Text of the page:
Originally published through Tone Deaf.
This Was Tomorrow is as real as hip hop gets – if real is defined as working all day at a job you hate, returning to a weird smelling share house with no hot water, then smoking weed and playing video games until you fall asleep.
Which let’s be honest, is a lot more familiar to most of us than an endless supply of drug money and hoes.
Seth Sentry’s debut isn’t the story of a gangster from the streets, it’s the inner monologue of the guy next door – and it works.
The album’s greatest moments are undoubtedly its cheekiest: the laugh-out-loud ‘Room For Rent’; the instant good mood inducing ‘Float Away’. Sentry excels at creating chilled, wordplay-driven satire, the likes of which we were introduced to with 2009’s ‘The Waitress Song’. It’s been a long wait since then for a debut album, but This Was Tomorrow is worth it.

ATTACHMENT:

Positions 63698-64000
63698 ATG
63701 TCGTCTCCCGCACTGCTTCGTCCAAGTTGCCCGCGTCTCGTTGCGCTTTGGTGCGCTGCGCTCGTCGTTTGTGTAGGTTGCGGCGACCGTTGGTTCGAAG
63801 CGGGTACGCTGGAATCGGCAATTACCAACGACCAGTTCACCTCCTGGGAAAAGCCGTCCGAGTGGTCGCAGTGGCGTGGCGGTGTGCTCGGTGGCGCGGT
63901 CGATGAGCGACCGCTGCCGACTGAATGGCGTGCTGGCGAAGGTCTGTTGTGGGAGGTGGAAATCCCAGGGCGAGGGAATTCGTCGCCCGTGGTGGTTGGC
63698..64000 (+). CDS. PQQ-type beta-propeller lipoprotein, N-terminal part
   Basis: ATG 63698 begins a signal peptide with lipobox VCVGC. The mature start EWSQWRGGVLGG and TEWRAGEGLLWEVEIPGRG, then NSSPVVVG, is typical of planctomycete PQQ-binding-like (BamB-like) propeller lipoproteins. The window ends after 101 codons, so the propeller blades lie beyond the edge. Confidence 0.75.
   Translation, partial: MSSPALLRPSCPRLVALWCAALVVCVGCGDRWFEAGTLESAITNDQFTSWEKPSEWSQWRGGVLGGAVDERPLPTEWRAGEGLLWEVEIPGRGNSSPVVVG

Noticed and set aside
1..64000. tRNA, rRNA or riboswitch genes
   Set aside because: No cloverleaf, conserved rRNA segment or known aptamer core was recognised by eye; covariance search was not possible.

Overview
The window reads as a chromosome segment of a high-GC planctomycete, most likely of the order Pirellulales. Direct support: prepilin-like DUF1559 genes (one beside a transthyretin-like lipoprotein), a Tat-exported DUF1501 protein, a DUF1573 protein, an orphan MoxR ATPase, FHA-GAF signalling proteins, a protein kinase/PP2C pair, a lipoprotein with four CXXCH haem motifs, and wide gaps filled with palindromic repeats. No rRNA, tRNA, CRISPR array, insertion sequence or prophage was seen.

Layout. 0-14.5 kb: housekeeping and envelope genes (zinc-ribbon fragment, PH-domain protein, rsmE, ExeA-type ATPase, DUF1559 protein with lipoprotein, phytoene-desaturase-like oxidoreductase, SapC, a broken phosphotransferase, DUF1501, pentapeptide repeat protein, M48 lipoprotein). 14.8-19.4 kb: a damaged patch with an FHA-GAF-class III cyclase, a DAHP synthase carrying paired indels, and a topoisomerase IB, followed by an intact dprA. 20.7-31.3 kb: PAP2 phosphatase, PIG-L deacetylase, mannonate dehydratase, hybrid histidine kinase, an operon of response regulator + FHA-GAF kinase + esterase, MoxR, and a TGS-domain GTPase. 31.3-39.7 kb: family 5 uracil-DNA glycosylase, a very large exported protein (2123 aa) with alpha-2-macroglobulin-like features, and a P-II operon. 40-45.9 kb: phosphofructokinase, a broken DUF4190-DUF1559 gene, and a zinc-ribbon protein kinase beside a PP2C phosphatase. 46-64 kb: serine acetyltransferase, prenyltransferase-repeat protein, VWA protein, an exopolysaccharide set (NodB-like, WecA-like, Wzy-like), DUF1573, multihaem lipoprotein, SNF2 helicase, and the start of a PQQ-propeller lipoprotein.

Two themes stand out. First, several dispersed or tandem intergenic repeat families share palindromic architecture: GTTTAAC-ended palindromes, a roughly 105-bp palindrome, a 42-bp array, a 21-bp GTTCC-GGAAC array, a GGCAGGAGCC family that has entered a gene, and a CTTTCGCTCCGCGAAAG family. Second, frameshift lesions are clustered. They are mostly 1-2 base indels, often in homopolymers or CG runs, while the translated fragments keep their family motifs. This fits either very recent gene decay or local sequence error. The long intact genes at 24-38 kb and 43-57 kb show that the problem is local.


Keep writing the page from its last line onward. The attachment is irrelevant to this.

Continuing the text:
‘Thanks For Your Hospitality’ will be uncomfortably relatable to anyone who has ever spent too much time making too little money for a dick boss, while ‘My Scene’ is effortlessly charming in its breakdown of social clichés. ‘Dear Science’ is another highlight, asking the question we’ve all been thinking – “science, where’s my hoverboard?”
The record does have its serious moments. ‘Ten Paces,’ details the collapse of a random couple’s relationship, and ‘Langolier’s Banquet’ is a Stephen King referencing foray into navel-gazing. But these are a little too generic to stand up to the quality of the rest of the album.
Sentry may have sly social commentary locked down, but his straight out criticisms need more work to be really original.
‘Where Was You’ is similarly thoughtful – “No kids. No pets. No partners… News flash interruption/something about the undead.” Wait, what? Oh, it’s a ballad about the zombie apocalypse. With that, we’re back to classic Seth.